Turkey Adventures

Thanksgiving turkey is such a tradition, it’s hard to imagine the perfect holiday dinner without it.  But, when faced with wresting a big honking turkey  I’ve often fantasized with options less overwhelming… like succulent bundles of turkey wrapped around a luscious filling.

This year, it finally came to pass.  Of course, my fantasy wasn’t quite as easy as imagined.  It would have been smart to prepare the exotic mushroom pâté ahead of the big day.  I opted to go with a fresh turkey breast cavity… with two breasts.  That meant double the effort; and naturally, I wanted to test this idea in the multi-cooker.

The good news is that it worked out just fine.  Once I had boned the first breast and pounded it out, the second went very quickly.  Happily, the two stuffed and rolled breasts fit nicely in the bottom of the pot, too. The mushroom pâté filling was the perfect complement, it provided great flavor which penetrated into the the turkey breasts.  Apologetically, there was such urgency to eat, I was barely able to get one photo…

More good news.  My favorite part of the turkey is the skin, so how would that work in a pressure cooker? Turns out, browning the breasts in the pot with a sprinkling of paprika was enough insurance to maintain a beautiful color and tasty skin—no flabby weirdness!  With a mere 20 minute whirl in the multi-cooker, dinner was ready in a flash.  Now that’s something to be thankful for!

Turkey Breasts Stuffed with Mushroom Pâté, Multi-Cooker

Ingredients
Whole turkey breast, bone-in, skin on (2 breasts total)
Salt and pepper
1-2 tablespoons grapeseed oil
1 tablespoon sweet paprika
1 cup chicken stock

Mushroom Pâté
1/4 pound mushrooms, combination domestic, exotic and dried soaked, sliced
1 tablespoon butter and evoo combination
1 clove garlic, minced
1/2 teaspoon fresh thyme, rosemary, sage each
1/2 teaspoon nutmeg
salt and pepper
1-2 tablespoons dry sherry or brandy
3 green onions, chopped
½ lemon, juice of, approximate

 Directions

  1. Prepare pâté and cool completely: sauté the  mushrooms in butter and oil to soften, add garlic and toss, add thyme and rosemary, sage, nutmeg and salt and pepper add sherry, cook down, and point up with lemon juice if necessary.   Process until well minced, not pureed.  There should be no liquid.  This can be done ahead.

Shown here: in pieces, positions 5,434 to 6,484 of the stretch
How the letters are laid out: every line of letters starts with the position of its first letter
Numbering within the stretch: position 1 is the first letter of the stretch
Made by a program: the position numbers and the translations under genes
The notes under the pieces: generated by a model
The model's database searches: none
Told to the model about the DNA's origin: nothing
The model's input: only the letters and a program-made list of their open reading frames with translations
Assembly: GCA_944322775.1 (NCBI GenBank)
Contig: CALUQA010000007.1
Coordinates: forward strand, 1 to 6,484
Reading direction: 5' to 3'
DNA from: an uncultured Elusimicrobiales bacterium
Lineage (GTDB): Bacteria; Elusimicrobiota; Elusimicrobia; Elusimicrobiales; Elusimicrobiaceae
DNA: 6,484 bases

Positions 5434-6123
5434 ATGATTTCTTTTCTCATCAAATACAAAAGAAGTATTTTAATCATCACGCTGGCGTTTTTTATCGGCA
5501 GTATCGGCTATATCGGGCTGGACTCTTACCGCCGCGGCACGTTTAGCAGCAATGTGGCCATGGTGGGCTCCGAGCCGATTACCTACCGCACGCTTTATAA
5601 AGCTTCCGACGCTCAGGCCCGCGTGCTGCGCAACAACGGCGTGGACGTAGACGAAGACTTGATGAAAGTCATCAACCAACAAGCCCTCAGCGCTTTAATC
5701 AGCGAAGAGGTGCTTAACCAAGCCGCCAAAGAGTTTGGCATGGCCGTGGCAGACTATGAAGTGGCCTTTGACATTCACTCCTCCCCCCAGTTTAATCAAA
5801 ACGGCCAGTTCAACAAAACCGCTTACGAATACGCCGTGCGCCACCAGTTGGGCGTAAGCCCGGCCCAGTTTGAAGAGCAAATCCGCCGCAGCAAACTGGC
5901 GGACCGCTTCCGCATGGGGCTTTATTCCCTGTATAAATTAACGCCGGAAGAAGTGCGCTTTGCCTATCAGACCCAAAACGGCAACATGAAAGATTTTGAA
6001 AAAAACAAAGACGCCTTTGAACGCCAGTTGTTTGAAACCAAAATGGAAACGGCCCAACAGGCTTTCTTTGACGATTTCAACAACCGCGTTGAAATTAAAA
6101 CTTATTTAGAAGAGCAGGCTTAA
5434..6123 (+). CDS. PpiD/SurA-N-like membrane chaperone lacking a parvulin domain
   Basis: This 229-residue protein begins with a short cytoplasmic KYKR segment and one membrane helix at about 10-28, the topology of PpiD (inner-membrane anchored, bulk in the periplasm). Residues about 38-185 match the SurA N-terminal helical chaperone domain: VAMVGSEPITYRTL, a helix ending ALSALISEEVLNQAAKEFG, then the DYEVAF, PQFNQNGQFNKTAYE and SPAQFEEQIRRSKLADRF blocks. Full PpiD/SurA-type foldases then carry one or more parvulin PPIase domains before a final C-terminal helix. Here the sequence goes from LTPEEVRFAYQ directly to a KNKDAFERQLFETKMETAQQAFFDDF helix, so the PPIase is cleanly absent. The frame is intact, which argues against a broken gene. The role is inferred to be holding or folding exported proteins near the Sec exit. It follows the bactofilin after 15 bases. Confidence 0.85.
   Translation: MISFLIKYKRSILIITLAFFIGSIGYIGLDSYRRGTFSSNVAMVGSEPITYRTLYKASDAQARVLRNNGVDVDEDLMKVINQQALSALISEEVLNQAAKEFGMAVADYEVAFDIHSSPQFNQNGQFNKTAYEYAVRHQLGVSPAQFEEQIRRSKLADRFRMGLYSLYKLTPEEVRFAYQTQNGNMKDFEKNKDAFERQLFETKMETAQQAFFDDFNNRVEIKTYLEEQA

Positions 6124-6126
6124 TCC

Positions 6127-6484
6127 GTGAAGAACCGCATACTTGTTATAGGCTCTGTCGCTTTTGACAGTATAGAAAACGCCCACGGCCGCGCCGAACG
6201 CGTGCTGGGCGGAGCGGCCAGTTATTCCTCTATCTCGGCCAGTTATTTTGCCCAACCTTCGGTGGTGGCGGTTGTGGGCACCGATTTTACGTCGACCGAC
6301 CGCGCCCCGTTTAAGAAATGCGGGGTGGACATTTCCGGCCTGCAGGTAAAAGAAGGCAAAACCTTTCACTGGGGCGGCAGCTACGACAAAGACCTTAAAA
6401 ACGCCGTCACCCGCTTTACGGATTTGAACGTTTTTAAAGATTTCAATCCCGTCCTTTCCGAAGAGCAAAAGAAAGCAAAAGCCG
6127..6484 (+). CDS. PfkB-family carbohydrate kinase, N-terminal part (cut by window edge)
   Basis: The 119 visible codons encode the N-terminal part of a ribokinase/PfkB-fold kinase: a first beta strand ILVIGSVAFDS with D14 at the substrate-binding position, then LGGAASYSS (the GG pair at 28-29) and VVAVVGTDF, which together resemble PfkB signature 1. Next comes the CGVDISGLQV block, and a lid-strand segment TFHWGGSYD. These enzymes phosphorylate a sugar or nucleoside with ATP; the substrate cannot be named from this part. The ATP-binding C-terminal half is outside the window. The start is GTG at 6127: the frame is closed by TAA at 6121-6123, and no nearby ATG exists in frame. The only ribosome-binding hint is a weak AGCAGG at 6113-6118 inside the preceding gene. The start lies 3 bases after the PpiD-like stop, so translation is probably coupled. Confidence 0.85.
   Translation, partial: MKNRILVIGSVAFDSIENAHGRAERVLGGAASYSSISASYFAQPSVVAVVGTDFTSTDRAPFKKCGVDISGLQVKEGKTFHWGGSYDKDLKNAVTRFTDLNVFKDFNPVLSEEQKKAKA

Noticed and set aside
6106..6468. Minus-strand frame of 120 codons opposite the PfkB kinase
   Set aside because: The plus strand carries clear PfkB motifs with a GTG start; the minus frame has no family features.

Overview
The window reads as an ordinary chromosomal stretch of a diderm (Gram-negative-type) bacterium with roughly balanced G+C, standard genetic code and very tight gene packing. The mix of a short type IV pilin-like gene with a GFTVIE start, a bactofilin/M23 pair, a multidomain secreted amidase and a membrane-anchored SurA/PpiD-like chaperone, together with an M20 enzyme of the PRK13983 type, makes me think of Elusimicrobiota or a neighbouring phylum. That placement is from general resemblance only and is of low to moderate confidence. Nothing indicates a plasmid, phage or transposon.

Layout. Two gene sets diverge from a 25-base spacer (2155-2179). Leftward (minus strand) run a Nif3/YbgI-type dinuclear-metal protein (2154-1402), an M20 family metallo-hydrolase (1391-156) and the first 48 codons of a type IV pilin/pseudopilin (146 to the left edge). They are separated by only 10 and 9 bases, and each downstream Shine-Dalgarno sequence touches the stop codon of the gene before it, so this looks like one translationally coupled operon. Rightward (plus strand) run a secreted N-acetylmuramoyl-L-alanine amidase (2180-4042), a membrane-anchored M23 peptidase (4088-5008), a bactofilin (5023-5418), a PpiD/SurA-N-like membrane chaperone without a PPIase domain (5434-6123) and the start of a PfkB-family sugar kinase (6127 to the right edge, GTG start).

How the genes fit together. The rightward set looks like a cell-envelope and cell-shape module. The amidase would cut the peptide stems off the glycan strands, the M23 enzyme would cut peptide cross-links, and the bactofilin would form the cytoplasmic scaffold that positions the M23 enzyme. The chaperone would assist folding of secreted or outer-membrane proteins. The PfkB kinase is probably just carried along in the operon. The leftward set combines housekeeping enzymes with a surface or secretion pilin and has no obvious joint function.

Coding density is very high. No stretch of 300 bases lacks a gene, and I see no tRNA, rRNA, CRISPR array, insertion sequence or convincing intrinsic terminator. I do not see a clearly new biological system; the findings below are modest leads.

2. Bone the turkey breasts: with boning knife, remove one breast at a time from the cavity. From the top of the cavity, cut the breast away from the bone, scrape down with boning knife along the bone to loosen; work around the cavity until the breast is removed. There will the oyster and other random pieces which can be used or reserved for another purpose. Repeat with second breast.
  3. Lay out one breast at a time, skin side down and cut horizontally from the narrowest part of the breast to about ¾” from the thick end. Open the breast to form a large piece. Cover with plastic wrap and pound evenly to ½” thick.  Season both sides with salt and pepper. Repeat.
  4. To fill and roll: Divide the pâté in half. Cut side up, starting in the center of each breast, spread an even layer of pâté over the cut sides, leaving ½” or more uncovered at edges. Roll the breasts up by starting at narrowest part of the breast and tightly roll up like a jelly roll, tucking in the edges.  Tie the rolls securely with kitchen twine.
  5. With multi-cooker set to Saute, heat enough oil to thoroughly coat the bottom of the pot until shimmering. Brown the two rolls on all sides for about 10 minutes, adding a light dusting of paprika.  Pour in 1 cup chicken stock and heat the stock. Turn off the pot and reset to High Pressure for 20 minutes (45 minutes to 1 hour in conventional oven).  Seal the pot and bring to pressure.  Once the cycle is complete turn off the pot and let the pressure come down normally for 10 minutes.  Carefully remove the lid and check the internal temperature. It should reach at least 155 degrees, as it will continue to cook as it sits.  If not, reset pot for another 5 minutes.
  6. Remove the breasts to a warming plate or board, cover, and let stand for 10 minutes before artfully carving into slices. The pan dripping will make delicious gravy.  Yield: 2 rolls, 4 or more servings.